Hopkins Core Facilities
Microarray Facility: The JHMI Microarray Core Facility is located on the 3rd floor of the BRB adjacent to the JHICC space. The JHU Microarray Core Facility houses two Affymetrix GeneChip Hybridization 640 ovens, one 320 oven, two GeneChip Fluidics 450 Stations, and one high resolution Affymetrix GeneChip Scanner 3,000 with autoloader. Affymetrix data resides in two Dell computers, 900MHz Pentium III, with 500 MB RAM and 35 GB hard disk space NT Workstations, backed up in two external hard drives while transitioning to an Oracle LIMS server. The facility holds a Core Lab program package contract with Affymetrix, with outstanding service on arrays, software, and training, and with technical, sales, and marketing support. In addition, the Core Facility houses an Axon GenePix4000B cDNA array dual channel scanner and all the necessary equipment for the hybridization, staining and scanning, and data analysis procedures involved in the microarray environment under both of two platforms: GeneChip oligonucleotide arrays from Affymetrix, and custom-made spotted cDNA arrays. The Core Facility offers service partitioned into a hybridization unit, and an analysis and database unit. The current inventory of software to be supported by the analysis unit includes: GenePix (Axon), Imagene (BioDiscovery), Spot (Speed), Cluster/Treeview (Eisen), SAM (Stanford group), GeneSight (BioDiscovery), GeneSpring (Silicon Genetics), Spotfire Decision Site (Spotfire), Microarray Suite (Affymetrix), Data Mining Tool (Affymetrix), dChip (Li and Wong), and Bioconductor. Currently the Core services are running 2 Sun Fire servers, each with more than 2 CPUs and at least 4 GB of memory, and the Core also has several workstations (5 PCs with Windows XP/2000 Professional, 1 Mac with OS X and other platforms) that are used by its clients to run the software packages mentioned above, or for tutorial and other activities with Core staff. The Core Facility is directed by Dr. Jef Boeke, and employs two research assistants, a hybridization core manager, a biostatistician for data analysis, a bioinformatician, a network/database administrator and a part-time computer programmer (75% appointment). Shortly, the Microarray Core Facility will maintain its own network. Detailed information about the Core can be found at its website: http://www.microarray.jhmi.edu.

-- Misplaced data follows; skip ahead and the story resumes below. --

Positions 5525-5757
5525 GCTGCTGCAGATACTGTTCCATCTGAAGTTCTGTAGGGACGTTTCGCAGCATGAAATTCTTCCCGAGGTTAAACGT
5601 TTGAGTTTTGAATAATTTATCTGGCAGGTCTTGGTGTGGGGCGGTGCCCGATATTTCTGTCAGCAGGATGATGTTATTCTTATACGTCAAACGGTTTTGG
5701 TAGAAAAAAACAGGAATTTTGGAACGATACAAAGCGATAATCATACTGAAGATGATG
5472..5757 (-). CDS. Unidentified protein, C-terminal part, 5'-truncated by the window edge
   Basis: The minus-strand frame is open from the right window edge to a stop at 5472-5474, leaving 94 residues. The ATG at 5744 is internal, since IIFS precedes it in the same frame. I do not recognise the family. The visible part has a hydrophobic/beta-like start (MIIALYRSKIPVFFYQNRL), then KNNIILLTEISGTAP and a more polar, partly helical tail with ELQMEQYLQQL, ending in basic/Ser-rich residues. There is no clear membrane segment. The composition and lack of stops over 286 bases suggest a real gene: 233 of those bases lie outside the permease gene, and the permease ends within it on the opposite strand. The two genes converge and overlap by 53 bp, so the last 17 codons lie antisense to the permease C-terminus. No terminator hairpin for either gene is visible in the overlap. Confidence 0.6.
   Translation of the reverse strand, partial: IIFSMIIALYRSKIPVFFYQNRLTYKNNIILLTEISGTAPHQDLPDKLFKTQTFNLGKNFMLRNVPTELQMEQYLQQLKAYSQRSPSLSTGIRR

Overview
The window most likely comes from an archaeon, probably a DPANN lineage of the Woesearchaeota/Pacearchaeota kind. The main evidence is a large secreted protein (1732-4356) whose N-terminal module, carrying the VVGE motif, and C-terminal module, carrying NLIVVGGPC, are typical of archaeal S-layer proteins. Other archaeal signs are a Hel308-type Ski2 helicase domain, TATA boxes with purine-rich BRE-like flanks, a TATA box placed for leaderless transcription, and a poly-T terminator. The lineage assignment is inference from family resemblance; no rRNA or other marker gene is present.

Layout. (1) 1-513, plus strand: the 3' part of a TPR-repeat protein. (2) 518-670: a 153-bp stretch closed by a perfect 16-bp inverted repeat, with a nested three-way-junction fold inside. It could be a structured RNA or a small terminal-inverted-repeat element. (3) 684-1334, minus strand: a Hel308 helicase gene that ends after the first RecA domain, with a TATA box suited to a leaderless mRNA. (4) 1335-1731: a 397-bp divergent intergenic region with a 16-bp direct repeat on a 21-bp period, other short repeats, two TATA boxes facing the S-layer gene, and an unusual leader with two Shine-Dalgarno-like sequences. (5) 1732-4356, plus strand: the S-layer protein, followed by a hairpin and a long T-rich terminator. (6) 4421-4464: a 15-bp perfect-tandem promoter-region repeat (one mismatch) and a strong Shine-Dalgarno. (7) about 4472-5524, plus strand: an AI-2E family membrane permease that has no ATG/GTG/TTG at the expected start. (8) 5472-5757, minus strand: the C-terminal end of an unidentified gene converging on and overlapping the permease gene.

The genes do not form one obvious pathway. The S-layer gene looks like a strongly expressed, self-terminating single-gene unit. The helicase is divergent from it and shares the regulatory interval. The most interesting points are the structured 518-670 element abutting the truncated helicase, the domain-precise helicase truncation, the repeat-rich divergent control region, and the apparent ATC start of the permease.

Microscopy Facility: The School of Medicine Microscope Facility occupies over 3,000 sq. ft. of recently renovated space in the Basic Science complex of the Medical School. The Director (Dr. Scott Kuo) and three technical experts provide direct laboratory assistance for fluorescence and confocal imaging; consult with investigators on specimen preparation and labeling strategies; train students on all aspects of image acquisition and processing; and maintain and supervise equipment. The Core Facility contains state-of-the-art instruments for light microscopy, including: (1) Three confocal microscope systems, including two Perkin-Elmer UltraView spinning disk confocal microscopes and an Applied Precision "DeltaVision" deconvolution imaging system. These systems allow state-of-the-art colocalization of molecular species at the light microscope level. (2) A Philips CM120 transmission electron microscope and a Leo field emission scanning EM. The highly skilled staff of the facility provides services for immuno-electron microscopy (the next step beyond confocal microscopy for subcellular localization), and cryo-thin sectioning for immuno-localization, plus services for conventional EM preparations. The Leo field emission SEM allows protein level resolution of surfaces of plasma membranes and organelles, tissues and embryos, and specimen substrates.